It is a fairy tale type place. Visually, some mix of Disney, Hogwarts, and something one’s own imagination came up with during bed time stories. The reality of being in Prague on foot in August was to be competing in a sea of humanity. As one Czech put it to us, “No Czechs here other than those that work, everyone lives outside of the old town.” We only had two nights, so our experience was relegated to the old town during one of the busiest weeks.
Prague was our first stop on a quick week descending Eastern Europe from Berlin to Ljubljana. We were unsuccessful in arranging a rental car from Berlin due to restrictions on where we could take the car as I mentioned in a previous post. Despite working around these restrictions, we would still face more that would keep us from getting everywhere we wanted to see – Kosovo, Macedonia, Albania, and Bulgaria.
If Prague is a spectacle for the eyes, there must be some reason. Given its location and proximity to the World Wars, other conflicts, and being behind the Iron Curtain, all of which should have deteriorated the beauty. But, Prague was spared a lot of damage in WWII, which also limits the amount of rebuilding in communist architecture.
Other qualities that made Prague feel magical were the amount of live music in the streets and what felt like a general levity. Maybe it was all the heavy history in Berlin, but Prague felt like more of a joy.
We took a free walking tour where an American named David Evans gave us the best free tour we’ve experienced so far. He was extremely knowledgeable and funny. I doubt he’ll be doing the tours forever, but if you find yourself in Prague definitely try and find him. Being with David is like drinking Slavic knowledge from a fire hose. This might be especially difficult if you’re not a native English speaker. But I loved him, and I hope he gets to buy his dream castle in the Czech country side one day. After the tour, David recommended we try an old communist style eating hall, Lokal. Solid food choices at good prices, where we shared a table with two women who also did the tour who are from Canada, but both have been living and working in London for some years now. Both were reaching the end of their time in the city.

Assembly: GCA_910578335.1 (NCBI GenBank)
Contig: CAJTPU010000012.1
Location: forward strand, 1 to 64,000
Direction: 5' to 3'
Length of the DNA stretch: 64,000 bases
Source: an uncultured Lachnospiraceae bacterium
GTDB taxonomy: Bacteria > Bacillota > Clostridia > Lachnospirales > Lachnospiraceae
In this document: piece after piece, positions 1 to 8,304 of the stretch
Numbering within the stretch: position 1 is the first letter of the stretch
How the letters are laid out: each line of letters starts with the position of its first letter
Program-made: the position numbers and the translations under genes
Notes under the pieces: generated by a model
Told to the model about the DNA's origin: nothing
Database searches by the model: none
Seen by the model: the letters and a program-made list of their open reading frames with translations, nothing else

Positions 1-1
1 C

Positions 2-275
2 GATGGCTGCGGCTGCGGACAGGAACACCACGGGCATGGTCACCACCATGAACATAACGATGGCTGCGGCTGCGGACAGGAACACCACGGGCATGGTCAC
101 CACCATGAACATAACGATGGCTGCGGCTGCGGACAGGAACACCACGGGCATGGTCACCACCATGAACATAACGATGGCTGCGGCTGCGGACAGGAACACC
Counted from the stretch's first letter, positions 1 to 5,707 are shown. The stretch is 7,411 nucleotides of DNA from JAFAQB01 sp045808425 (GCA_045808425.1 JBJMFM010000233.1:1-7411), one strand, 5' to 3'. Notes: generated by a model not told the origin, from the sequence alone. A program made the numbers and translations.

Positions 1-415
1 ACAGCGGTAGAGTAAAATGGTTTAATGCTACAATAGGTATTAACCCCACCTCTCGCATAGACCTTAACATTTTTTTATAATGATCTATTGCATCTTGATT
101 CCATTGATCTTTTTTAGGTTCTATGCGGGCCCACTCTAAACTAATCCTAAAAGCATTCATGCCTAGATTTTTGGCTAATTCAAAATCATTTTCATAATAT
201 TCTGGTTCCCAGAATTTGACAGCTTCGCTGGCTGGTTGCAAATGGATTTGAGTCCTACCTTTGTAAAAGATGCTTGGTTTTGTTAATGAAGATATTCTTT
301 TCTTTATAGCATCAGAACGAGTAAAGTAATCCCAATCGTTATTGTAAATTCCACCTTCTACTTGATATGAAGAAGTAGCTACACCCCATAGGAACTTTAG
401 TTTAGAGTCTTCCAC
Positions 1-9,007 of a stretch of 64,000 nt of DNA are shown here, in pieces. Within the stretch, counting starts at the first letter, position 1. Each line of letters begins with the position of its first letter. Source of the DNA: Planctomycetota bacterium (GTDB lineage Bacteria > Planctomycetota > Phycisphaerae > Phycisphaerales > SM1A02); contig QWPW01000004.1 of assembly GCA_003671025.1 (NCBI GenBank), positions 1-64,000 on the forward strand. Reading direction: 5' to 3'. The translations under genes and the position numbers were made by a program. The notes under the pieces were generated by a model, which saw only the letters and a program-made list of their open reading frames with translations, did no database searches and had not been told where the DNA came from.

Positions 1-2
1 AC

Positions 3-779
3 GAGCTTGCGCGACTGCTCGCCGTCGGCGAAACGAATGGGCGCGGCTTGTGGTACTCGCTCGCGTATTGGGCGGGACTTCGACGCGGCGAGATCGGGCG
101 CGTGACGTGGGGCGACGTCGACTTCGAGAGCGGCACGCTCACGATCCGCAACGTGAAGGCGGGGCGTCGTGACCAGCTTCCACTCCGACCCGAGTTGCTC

Another place we loved and went to upon arriving in town was Atrium. While we just missed their kitchen closing that time, we went back for more partly due to the beautiful space. We left happy. On our last morning, we stopped for breakfast at Home Kitchen which was equally adorable and delicious. We spent a lot of time walking the streets at various times of the day. The lighting would change, making for new looks at different hours.
Spending some time at Prague Castle is definitely worth your time, we chose to watch the sunset from up there which was a great choice. There is a small security checkpoint to go through before entering the grounds. Prague Castle is the seat of the Czechia government where the President works. It isn’t just an empty tourist attraction. We approached security, and Shell had to have her bag checked. The first guard found our bottle of wine and called his colleague over and started asking questions. But the smiles broke out pretty quickly after we offered to open it and share a glass with the guards. They waved us on to have a good time. Fun fact, the Rolling Stones lighting director was the one who lit Prague Castle, all donated by the Rolling Stones as a personal favor and gift to the Czech people and to their friend and President at the time, Vaclav Havel.